To test it, all you need to do is borrow a friend's GSM phone. Pop out the SIM from his/her phone and throw it into yours; you should be able to make a call as him/her.

The add/remove of the Vista control panel does nothing at all to remove the trial Office 2007. When I delete the Office 12 files in Windows Explorer, Office 2002 works for a while, but when a doc message arrives as an attachment in email, Office 2007 starts to install itself again. And then I find Office 12 again as program on my computer and my Office 2002 no longer works because the computer keeps searching for 2007.. I want to get rid of this nuisance for good. Both the laptop manufacturer (Sony) and MS want money to speak to you about the problem THEY caused..

Hmm. I've got a new Sony review laptop I have yet to power on; I will try uninstalling the trial version myself and see what happens. Could be a good Help File item in this!

Rob, it looked to me more that the person asked if an already finalized DVD rented to a bad person could have the virus added. I say this due to the phrasing in, "...and then returned to the rental company for subsequent distribution to customers."

Ah. Well, that wouldn't work. Once you finalize the disc in a burner, or once it's pressed at the factory, you're done adding stuff to it.

Mac to PC powerpoint conversion: There are two things for you to watch out for when trying to display a Mac ppt file on a PC. The first is that there may be some formating errors when you look at the presentation on the PC (I have had issues with pictures that the mac reads as tiff files and a PC cannot read and then also font issues that either change the size of a text box or inexplicably move it). I have the same issues going from Mac to Mac if one has Office 2004(or earlier) and the other 2008. So always check the presentation before you give it. The pdf idea is a very good one too. Secondly using a netbook as a hackintosh. I can say that it is possible, but do not buy the Dell Mini 10 to do it!!!. You want the Mini 10v (the cheaper of the two). Most of the features on the Mini 10 are not compatible with OS X and you will find yourself with a basically useless little computer with no wi-fi, Ethernet, or a usable VGA port. If you are interested in doing this do a google search about it. There are many good resources on the web that will tell you the best netbooks to use (If you are willing to buy a used one the Dell Mini 9, which they do not sell anymore is the absolute best to hack; there is also an HP that is quite good as well). Also be forewarned that hacking OS X is not easy and can become frustrating very quickly if you do not have an extensive programing background (Sometimes an install will work perfectly, but sometimes it won't and it will take a lot of trouble shooting to fix). I will say that I have given up on my mini 10v recently however, because fully functioning Macbook is a much easier option. The full size keyboard and everything working out of the box, and inot feeling cheap or flimsy is just worth it.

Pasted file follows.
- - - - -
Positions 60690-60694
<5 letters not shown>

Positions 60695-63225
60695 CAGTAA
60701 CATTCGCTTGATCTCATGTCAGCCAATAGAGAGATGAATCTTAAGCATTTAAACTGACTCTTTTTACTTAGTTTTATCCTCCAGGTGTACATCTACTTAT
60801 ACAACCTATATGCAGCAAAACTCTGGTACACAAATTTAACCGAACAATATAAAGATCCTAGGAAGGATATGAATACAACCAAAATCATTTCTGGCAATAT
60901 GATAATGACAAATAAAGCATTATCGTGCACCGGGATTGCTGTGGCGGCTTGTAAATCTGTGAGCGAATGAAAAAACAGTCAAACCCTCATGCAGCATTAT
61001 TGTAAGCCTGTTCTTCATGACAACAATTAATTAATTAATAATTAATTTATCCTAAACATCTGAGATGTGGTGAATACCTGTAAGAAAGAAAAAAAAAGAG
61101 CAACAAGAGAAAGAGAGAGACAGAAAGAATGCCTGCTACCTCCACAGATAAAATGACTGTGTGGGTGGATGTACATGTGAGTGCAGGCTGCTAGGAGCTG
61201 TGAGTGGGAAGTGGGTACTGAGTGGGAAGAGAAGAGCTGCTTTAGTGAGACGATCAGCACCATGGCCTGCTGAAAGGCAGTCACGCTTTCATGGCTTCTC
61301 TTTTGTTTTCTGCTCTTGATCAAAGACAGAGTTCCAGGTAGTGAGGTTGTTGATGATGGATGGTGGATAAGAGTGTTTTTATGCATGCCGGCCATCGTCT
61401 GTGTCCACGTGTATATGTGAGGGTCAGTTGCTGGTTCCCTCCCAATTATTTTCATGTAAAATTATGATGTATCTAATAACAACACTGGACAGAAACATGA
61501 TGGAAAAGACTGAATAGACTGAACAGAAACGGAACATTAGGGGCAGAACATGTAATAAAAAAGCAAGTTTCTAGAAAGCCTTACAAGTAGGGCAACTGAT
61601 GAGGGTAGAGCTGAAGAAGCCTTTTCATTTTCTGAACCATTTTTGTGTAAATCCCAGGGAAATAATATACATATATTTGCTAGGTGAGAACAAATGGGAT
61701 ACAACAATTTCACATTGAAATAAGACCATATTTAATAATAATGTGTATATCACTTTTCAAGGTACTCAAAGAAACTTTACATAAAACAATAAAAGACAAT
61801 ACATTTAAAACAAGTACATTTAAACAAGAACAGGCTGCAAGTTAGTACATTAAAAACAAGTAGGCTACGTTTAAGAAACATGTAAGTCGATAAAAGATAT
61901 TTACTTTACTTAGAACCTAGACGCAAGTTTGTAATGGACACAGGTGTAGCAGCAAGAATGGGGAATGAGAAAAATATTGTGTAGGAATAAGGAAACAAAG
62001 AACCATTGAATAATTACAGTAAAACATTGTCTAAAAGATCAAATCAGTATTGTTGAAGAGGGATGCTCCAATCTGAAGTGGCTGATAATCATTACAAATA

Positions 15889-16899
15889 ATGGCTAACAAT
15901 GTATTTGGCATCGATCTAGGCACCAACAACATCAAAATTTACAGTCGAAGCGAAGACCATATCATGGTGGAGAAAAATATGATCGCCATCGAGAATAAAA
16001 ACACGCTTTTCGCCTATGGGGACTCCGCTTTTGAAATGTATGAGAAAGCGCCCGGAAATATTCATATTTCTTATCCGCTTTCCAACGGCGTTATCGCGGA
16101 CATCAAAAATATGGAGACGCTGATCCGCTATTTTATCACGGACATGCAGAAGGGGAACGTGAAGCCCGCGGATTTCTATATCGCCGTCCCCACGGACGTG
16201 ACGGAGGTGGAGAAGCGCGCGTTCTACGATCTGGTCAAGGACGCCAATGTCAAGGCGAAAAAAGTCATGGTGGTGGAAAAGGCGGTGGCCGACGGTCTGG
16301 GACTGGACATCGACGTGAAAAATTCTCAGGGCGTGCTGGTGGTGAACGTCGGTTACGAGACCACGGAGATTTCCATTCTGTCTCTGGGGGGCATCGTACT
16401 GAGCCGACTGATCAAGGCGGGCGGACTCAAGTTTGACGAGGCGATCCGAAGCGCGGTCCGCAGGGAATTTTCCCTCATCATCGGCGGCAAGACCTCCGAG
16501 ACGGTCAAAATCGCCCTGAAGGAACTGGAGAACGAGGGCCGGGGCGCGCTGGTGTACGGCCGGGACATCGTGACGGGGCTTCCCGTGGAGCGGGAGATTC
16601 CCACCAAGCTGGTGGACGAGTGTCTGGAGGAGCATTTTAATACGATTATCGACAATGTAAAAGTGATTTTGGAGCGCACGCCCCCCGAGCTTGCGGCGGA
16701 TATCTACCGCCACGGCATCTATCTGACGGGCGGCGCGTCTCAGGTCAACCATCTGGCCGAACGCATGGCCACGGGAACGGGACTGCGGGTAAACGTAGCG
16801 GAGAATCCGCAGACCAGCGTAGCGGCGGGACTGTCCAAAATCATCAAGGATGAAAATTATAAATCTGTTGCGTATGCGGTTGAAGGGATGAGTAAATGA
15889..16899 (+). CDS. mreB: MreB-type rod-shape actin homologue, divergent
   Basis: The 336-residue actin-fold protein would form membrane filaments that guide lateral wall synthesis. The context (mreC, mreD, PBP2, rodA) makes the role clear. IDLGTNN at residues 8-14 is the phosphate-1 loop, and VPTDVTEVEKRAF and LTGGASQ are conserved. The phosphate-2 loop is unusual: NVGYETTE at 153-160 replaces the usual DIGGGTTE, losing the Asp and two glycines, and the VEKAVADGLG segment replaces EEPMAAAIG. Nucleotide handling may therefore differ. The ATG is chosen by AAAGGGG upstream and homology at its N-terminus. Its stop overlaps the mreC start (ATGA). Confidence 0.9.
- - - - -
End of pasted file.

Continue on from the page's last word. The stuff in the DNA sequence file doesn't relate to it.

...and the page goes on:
Thanks! The difficulty factor in a Hackintosh install is one reason I haven't bothered trying it myself.

"Apple doesn't seem interested in shipping a netbook" Isn't that the Macbook Air?

The Air is heavy for a netbook. And expensive. But it is as close to the concept as Apple gets (Steve Jobs would say the iPad is its real netbook answer; I don't think it will work as a productivity machine, but I could be persuaded by experience).

Q. Bored at work John, what are your favorite apps for your iphone/itouch? If you don't have either, ignore.

A. John Kelly writes: Don't have an iPhone, but our contract with Verizon is up. They're eager to get us to re-up for another two years. I told them I was thinking about an iPhone and they said, "We have the Droid! It's even better!" Is it?

If only there were a way to cross-post replies! Most of my favorites run on both the iPhone and Android: Yelp and OpenTable for restaurant finding, Layar for augmented reality, Foursquare for check-ins, Shazam for IDing songs playing in the background (that app is so full of win), Slacker and Pandora Web radio, ShopSavvy for looking up prices by scanning bar codes.

I'd also suggest some Android-only apps from Google: Google Sky Map, Google Voice, Shopper.

Hi, as a representative for your IT department, please allow me to explain why we can't upgrade from IE6. Money. You'll be surprised how expensive it can be to upgrade an application. And even more surprised on how much it will cost to test the upgrade. Unless you like untest application running in production.

It's a good thing that running an obsolete and insecure browser--or the likely malware infections--costs nothing.

I'm running latest version of Mozilla Firefox on my 6 yr old Toshiba Satellite laptop. What is driving me crazy is McAfee protection software checking for updates every time I boot up. It slows down everything, including the Verizon FIOS connection. Any suggestions? I've looked online but didn't find any solutions I could understand well enough to implement. Thanks

Again, try Microsoft Security Essentials. It's a lot less resource-intensive than many third-party virus scanners.